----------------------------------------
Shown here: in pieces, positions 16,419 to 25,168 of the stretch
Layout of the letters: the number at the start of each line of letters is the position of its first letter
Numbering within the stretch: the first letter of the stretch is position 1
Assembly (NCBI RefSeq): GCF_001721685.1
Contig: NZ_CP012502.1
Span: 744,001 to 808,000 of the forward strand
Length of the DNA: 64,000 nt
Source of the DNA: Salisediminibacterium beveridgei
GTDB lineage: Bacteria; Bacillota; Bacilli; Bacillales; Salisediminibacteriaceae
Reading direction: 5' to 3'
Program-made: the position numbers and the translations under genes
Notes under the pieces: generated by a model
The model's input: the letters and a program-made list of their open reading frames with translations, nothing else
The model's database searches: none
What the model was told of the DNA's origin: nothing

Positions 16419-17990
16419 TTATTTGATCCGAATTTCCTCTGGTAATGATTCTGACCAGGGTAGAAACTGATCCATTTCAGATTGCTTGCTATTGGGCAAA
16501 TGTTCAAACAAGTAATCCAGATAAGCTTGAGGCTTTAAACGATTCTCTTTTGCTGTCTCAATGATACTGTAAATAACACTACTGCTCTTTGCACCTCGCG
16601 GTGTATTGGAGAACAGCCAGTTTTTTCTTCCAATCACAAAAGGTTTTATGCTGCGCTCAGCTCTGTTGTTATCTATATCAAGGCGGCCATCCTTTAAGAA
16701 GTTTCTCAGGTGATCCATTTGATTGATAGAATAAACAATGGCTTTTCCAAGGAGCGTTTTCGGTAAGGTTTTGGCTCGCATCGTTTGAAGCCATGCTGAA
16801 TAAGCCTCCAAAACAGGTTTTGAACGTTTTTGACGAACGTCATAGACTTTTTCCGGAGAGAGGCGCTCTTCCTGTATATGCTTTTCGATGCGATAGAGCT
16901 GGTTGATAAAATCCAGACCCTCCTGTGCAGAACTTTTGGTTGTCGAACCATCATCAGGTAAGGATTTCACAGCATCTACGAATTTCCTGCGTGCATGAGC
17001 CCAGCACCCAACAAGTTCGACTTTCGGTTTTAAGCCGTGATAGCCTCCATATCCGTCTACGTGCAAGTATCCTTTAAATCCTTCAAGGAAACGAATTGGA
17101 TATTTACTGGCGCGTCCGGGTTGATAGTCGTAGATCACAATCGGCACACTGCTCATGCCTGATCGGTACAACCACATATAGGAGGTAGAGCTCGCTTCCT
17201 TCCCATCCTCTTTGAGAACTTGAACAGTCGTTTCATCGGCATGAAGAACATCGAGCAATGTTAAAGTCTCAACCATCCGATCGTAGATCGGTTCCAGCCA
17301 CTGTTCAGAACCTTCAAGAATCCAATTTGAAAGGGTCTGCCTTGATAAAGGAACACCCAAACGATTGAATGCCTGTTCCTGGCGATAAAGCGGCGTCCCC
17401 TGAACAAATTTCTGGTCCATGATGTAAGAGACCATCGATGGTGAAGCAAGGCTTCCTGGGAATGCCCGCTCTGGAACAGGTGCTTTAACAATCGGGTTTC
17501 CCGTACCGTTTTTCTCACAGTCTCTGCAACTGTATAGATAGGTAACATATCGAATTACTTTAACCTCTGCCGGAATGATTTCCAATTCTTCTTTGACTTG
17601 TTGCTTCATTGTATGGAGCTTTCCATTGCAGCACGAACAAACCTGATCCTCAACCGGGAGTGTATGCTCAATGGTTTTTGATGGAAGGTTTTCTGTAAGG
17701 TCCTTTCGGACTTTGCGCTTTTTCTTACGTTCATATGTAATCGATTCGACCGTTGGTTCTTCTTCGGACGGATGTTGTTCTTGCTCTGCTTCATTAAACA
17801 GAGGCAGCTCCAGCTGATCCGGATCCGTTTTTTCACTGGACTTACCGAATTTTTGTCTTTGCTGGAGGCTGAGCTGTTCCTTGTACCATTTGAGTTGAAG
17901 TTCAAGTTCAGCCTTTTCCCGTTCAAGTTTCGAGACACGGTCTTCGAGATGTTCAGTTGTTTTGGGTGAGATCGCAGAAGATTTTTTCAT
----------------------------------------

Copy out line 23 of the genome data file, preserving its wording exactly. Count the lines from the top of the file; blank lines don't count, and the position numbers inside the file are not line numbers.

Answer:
17001 CCAGCACCCAACAAGTTCGACTTTCGGTTTTAAGCCGTGATAGCCTCCATATCCGTCTACGTGCAAGTATCCTTTAAATCCTTCAAGGAAACGAATTGGA